MSU CAMPUS — A team of researchers at Michigan State and the University of Michigan is working to track how pregnancy stress can impact children before they’re born.
There’s research that suggests prenatal stress can negatively impact social and emotional development in kids, said Alytia Levendosky, a professor of clinical psychology at MSU and a research lead for the prenatal stress study.
“We're interested, in our study, on specifically determining whether there are times during the pregnancy that are more vulnerable to stress than other times during the pregnancy. So, we're specifically examining the question of the timing of stress during pregnancy and how that affects moms and kids,” Levendosky said.
Jed Magen, who chairs MSU's Department of Psychiatry, says studies linking large amounts of stress during pregnancy to social and emotional development in children have been gaining popularity over the past decade.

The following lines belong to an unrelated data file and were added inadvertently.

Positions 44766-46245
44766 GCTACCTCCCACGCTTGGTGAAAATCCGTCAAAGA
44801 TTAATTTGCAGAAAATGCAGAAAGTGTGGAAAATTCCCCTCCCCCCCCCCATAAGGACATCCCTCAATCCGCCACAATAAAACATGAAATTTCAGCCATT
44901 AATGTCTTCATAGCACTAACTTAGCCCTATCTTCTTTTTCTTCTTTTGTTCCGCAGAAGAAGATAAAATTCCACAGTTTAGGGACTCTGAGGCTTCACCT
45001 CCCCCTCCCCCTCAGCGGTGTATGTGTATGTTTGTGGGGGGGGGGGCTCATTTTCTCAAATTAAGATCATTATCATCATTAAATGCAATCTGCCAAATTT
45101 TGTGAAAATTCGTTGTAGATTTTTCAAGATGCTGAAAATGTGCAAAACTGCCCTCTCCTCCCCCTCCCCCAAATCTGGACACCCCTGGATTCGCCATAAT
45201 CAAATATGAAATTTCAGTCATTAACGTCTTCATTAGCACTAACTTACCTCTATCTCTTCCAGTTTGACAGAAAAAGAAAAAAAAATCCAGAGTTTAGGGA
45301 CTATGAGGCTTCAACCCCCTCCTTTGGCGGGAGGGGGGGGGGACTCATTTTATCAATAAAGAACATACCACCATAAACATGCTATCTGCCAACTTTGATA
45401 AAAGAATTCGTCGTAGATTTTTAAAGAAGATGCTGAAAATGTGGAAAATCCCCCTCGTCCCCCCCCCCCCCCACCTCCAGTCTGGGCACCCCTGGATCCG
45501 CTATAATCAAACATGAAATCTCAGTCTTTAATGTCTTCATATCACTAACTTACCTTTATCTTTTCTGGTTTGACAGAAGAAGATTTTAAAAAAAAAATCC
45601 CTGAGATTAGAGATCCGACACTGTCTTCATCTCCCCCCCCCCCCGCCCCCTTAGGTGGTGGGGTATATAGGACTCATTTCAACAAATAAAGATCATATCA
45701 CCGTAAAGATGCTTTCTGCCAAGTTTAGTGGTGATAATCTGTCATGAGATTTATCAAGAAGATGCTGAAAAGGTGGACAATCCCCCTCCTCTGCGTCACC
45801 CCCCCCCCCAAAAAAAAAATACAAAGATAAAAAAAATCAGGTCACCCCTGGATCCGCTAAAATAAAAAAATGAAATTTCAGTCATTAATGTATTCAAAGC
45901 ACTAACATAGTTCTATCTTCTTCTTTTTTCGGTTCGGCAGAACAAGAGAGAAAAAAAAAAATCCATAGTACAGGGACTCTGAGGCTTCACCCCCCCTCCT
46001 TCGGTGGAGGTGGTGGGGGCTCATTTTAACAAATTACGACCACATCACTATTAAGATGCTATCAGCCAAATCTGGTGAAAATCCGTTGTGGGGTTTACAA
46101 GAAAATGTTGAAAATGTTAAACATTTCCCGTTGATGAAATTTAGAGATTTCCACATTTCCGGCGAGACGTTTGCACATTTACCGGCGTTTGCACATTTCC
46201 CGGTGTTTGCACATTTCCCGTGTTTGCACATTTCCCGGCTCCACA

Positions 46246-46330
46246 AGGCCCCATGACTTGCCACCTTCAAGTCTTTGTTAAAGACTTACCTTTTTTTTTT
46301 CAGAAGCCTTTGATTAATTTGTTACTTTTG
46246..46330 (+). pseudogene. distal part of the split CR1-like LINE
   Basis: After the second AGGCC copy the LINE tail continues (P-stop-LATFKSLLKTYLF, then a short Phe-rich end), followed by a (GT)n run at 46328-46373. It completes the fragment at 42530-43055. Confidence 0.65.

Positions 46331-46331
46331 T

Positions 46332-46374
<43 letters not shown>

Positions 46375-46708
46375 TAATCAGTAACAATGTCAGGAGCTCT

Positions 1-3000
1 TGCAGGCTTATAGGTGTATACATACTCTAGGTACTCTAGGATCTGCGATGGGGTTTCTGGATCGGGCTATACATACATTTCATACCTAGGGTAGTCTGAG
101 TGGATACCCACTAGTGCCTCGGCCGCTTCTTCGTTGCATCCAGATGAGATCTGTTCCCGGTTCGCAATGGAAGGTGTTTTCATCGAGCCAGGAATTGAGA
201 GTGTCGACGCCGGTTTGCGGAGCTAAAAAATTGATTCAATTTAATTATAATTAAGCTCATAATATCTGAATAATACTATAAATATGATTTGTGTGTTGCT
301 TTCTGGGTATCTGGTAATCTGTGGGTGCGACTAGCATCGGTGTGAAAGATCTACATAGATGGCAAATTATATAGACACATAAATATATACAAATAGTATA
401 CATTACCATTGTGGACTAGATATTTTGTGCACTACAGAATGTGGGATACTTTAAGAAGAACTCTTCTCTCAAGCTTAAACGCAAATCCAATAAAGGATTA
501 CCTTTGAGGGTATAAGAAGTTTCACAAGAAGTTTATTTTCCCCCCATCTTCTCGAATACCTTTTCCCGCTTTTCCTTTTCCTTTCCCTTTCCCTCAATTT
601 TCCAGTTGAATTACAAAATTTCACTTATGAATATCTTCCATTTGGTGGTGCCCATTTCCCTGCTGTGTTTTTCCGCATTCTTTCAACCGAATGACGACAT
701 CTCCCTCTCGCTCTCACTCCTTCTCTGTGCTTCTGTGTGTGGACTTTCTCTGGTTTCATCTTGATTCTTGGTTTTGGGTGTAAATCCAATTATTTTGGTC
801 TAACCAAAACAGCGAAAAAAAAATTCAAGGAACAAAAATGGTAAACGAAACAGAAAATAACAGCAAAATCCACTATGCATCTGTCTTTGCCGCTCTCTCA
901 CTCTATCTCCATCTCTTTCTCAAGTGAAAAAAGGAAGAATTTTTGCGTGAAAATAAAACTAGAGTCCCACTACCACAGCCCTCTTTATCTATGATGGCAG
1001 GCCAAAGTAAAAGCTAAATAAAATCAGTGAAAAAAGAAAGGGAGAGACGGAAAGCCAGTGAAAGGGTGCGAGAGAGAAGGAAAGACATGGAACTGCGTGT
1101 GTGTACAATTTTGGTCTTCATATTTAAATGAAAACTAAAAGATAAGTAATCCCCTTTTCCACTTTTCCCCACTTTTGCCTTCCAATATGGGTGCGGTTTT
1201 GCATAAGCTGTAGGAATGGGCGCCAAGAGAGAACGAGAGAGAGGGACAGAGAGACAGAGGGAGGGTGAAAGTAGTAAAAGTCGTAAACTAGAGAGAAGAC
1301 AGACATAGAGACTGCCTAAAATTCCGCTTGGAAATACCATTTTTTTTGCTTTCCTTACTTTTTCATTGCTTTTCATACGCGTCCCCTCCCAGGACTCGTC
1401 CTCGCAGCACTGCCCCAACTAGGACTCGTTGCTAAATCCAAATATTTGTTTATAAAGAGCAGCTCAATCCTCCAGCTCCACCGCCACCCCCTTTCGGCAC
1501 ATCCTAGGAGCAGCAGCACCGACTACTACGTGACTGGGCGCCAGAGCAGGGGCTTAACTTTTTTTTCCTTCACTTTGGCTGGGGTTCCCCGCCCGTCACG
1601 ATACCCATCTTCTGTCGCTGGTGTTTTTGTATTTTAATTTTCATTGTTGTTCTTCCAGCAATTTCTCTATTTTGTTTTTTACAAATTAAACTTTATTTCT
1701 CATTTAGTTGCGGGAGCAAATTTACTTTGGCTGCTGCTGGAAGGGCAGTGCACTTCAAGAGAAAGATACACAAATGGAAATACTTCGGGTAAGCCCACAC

“Whether it’s a physical or mental illness, early intervention is so incredibly important,” Magen said.
The study will follow women and their children from the first trimester of pregnancy until the children turn four to keep an eye on key developmental benchmarks.
“We are very interested in those first few years and how children are affected by the stress that happened during pregnancy in terms of their ability to regulate their emotions and how things like parenting can also play a role in helping kids develop,” Levendosky said.
For researchers like Levendosky, identifying stress as an intergenerational link between moms and their kids is the first step to improving prenatal care for women.
“I think we don’t do enough to give medical care to women. There’s a lot of discrimination in the system against women of color, against women who are living in poverty and those women need much better access to our care systems,” Levendosky said.
“If you’ve got a lot of stress in your life or say you’re depressed, you shouldn’t blame yourself, what you should do is go and access some help,” Magen said
Levendosky and her team are still recruiting women to take part in the study. If you or someone you know would be interested, you can email firstname.lastname@example.org.
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